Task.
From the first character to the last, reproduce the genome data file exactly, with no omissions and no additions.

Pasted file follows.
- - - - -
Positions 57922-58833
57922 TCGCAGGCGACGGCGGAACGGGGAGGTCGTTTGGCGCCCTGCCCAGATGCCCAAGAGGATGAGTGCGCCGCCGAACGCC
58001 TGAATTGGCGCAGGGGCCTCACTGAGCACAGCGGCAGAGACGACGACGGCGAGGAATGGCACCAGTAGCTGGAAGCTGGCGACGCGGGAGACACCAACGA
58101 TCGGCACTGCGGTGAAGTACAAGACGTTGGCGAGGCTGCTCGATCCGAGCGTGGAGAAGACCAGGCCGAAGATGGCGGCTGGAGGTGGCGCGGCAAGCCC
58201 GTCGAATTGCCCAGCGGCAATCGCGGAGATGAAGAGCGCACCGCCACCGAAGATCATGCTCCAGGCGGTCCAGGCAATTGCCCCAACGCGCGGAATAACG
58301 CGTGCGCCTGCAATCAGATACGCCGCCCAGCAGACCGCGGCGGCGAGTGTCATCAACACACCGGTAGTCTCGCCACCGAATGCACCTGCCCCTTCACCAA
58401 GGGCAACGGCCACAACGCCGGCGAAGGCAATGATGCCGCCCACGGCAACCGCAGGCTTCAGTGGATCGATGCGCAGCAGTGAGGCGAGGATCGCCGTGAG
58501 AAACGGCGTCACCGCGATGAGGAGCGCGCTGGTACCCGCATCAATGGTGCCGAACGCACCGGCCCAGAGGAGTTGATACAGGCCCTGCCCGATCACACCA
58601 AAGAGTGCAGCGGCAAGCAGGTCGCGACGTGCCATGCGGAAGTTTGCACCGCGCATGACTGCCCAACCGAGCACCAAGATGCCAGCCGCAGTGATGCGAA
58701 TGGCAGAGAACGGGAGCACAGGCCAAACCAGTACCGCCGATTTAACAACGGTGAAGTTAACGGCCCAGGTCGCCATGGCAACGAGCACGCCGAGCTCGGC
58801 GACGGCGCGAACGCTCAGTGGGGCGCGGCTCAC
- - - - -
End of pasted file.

Positions 57922-58833
57922 TCGCAGGCGACGGCGGAACGGGGAGGTCGTTTGGCGCCCTGCCCAGATGCCCAAGAGGATGAGTGCGCCGCCGAACGCC
58001 TGAATTGGCGCAGGGGCCTCACTGAGCACAGCGGCAGAGACGACGACGGCGAGGAATGGCACCAGTAGCTGGAAGCTGGCGACGCGGGAGACACCAACGA
58101 TCGGCACTGCGGTGAAGTACAAGACGTTGGCGAGGCTGCTCGATCCGAGCGTGGAGAAGACCAGGCCGAAGATGGCGGCTGGAGGTGGCGCGGCAAGCCC
58201 GTCGAATTGCCCAGCGGCAATCGCGGAGATGAAGAGCGCACCGCCACCGAAGATCATGCTCCAGGCGGTCCAGGCAATTGCCCCAACGCGCGGAATAACG
58301 CGTGCGCCTGCAATCAGATACGCCGCCCAGCAGACCGCGGCGGCGAGTGTCATCAACACACCGGTAGTCTCGCCACCGAATGCACCTGCCCCTTCACCAA
58401 GGGCAACGGCCACAACGCCGGCGAAGGCAATGATGCCGCCCACGGCAACCGCAGGCTTCAGTGGATCGATGCGCAGCAGTGAGGCGAGGATCGCCGTGAG
58501 AAACGGCGTCACCGCGATGAGGAGCGCGCTGGTACCCGCATCAATGGTGCCGAACGCACCGGCCCAGAGGAGTTGATACAGGCCCTGCCCGATCACACCA
58601 AAGAGTGCAGCGGCAAGCAGGTCGCGACGTGCCATGCGGAAGTTTGCACCGCGCATGACTGCCCAACCGAGCACCAAGATGCCAGCCGCAGTGATGCGAA
58701 TGGCAGAGAACGGGAGCACAGGCCAAACCAGTACCGCCGATTTAACAACGGTGAAGTTAACGGCCCAGGTCGCCATGGCAACGAGCACGCCGAGCTCGGC
58801 GACGGCGCGAACGCTCAGTGGGGCGCGGCTCAC